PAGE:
...and then melt the tar and tear open the feather bed
Well fans, wasn’t watching those Vikes last Sunday just about as much fun as passing a kidney stone? Astute analysis at this point must revolve around determining which is worst – offense, defense, or special teams. Would coaching be a rotten element of each of these latter, or a special horrible category of its own?
On offense, the Purple resembles a high school team – run, run, and then pass when hope gives out on third down. The rushing offense is so predictable that the opposition not only stacks the box, but the side of the line where Adrian Peterson is going to run. No team in the NFL regularly allows so much penetration behind the line of scrimmage on running plays. If they could give him one yard of push, Peterson would have well over 1000 yards rushing by now.
Of course, the passing offense is just as predictable, reserved for third and long, so Brett Favre is regularly overrun and plastered by imaginative blitzes which the Purple never picks up. He now is said to have a new injury to his shoulder, which makes about four chronic ones. Considering the punishment he takes, he is lucky to be alive. I expect that in a few years after he retires, he’ll be getting about like the guys you used to see in big cities, on one of those little trolleys propelled by a flat iron in either hand.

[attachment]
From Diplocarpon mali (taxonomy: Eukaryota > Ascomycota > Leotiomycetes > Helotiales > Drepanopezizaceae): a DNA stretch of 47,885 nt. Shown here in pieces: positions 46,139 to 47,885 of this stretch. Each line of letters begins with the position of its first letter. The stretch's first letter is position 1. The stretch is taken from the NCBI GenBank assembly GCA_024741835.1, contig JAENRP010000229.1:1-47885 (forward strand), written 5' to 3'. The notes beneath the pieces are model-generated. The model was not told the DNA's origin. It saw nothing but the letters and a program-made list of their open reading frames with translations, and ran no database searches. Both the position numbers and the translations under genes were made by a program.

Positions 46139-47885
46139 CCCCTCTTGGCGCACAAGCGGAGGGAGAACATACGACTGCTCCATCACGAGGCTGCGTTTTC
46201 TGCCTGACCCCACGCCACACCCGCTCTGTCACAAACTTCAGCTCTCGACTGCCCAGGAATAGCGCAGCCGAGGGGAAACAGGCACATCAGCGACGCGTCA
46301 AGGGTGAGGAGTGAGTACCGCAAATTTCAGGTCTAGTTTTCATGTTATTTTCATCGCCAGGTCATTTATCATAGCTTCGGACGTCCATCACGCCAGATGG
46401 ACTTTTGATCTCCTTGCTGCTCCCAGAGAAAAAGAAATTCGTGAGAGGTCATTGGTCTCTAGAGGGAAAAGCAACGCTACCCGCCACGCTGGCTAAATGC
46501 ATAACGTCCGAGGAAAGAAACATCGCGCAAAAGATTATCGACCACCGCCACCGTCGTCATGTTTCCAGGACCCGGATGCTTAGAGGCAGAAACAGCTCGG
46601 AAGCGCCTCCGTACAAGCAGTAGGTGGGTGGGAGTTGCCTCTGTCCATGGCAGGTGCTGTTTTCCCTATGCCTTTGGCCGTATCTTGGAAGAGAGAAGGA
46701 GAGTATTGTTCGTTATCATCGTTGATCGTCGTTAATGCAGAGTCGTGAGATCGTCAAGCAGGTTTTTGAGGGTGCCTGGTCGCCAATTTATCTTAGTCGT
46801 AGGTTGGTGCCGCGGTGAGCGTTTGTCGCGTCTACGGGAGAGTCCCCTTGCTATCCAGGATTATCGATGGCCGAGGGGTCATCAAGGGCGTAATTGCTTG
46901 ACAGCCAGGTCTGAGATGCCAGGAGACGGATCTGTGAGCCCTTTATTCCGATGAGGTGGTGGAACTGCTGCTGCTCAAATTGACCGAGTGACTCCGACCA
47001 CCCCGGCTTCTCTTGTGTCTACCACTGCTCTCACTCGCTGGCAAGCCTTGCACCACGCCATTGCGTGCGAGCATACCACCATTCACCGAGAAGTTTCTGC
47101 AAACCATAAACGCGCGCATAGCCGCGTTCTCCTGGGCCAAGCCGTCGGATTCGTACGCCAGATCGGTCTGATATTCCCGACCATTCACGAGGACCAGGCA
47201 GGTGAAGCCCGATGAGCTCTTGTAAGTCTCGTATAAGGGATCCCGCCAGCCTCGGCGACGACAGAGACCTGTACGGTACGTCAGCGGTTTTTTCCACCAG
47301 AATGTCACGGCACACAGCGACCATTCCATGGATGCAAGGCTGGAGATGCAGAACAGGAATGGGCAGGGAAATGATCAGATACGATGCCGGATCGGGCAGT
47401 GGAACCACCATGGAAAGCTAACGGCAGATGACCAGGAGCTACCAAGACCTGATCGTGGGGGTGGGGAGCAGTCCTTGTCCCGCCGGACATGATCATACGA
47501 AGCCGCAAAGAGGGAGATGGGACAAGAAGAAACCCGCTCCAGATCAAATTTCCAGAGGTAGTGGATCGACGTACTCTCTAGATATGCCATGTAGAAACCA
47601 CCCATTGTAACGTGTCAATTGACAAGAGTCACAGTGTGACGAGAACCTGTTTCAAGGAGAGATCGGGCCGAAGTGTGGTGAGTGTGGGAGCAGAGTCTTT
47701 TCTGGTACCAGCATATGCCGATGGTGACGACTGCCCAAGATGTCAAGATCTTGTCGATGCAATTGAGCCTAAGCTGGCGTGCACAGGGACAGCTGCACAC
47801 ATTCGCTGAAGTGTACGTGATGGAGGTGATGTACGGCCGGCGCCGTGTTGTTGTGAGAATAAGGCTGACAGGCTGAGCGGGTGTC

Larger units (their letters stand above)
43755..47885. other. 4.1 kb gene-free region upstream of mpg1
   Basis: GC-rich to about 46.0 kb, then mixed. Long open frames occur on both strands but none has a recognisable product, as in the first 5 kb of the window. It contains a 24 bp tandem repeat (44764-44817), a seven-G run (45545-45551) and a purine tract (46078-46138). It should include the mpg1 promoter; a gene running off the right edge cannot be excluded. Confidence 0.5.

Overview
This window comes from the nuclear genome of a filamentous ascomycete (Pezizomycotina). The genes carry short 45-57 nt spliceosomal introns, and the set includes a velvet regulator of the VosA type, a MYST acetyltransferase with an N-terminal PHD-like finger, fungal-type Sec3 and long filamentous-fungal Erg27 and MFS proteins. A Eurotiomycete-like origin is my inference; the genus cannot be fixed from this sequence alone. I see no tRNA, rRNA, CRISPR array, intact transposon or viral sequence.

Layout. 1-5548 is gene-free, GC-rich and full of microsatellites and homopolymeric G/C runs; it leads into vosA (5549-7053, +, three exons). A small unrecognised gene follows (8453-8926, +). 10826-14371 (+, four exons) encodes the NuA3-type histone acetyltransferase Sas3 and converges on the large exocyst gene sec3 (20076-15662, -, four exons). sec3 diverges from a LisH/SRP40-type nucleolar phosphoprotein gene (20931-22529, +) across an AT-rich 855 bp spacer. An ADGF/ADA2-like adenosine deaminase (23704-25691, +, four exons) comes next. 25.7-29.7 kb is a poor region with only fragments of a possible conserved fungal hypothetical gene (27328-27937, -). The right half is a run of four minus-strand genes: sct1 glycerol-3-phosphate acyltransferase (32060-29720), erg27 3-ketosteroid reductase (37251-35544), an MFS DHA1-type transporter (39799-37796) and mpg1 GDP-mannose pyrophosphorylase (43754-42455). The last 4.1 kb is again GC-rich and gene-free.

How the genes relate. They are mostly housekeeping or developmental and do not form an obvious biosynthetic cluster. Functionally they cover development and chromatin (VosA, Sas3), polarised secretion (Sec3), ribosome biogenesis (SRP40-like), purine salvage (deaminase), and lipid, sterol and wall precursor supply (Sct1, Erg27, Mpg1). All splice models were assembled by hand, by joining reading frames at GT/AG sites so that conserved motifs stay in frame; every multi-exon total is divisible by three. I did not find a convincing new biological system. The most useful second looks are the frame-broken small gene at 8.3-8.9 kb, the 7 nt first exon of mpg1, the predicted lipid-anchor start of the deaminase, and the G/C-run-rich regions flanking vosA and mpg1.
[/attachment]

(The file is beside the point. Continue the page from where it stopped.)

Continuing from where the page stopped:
In fairness, with Sidney Rice, Bernard Berrian, and Percy Harvin all down with injuries, Favre can wield few weapons, and he did manage to bounce the go ahead TD off the supposedly sure hands of Greg Camarillo. But with his receivers falling down all day long, wouldn’t you think this team could at least make an adjustment to its foot gear?
The Bears adjusted to what the Vikes were doing on offense and totally shut them down in the second half, but could the Vikes conjure an answer to Jay Cutler rolling right and then throwing back to the left flat where there would always be a receiver, all alone like Robinson Crusoe on his island? – no! And what happened to the concept of blitzing when your front four can’t get pressure, one that Leslie Frazier had seemed to grasp last week against the Cardinals. Sometimes, perhaps when his arm would get tired from completing so many passes, Cutler would roll out right and just gambol down the vast empty field for the long gain. Variety is the spice of life, he might say.
I give this team one more chance against the Cheeseheads next week, half hoping they get hammered so that the Chiller can be down the road sooner rather than later, and we can see if there is any point in hanging on to Tarvaris Jackson for next year, when Brett Favre, stuffed, will be the main exhibit in his museum down in Mississippi.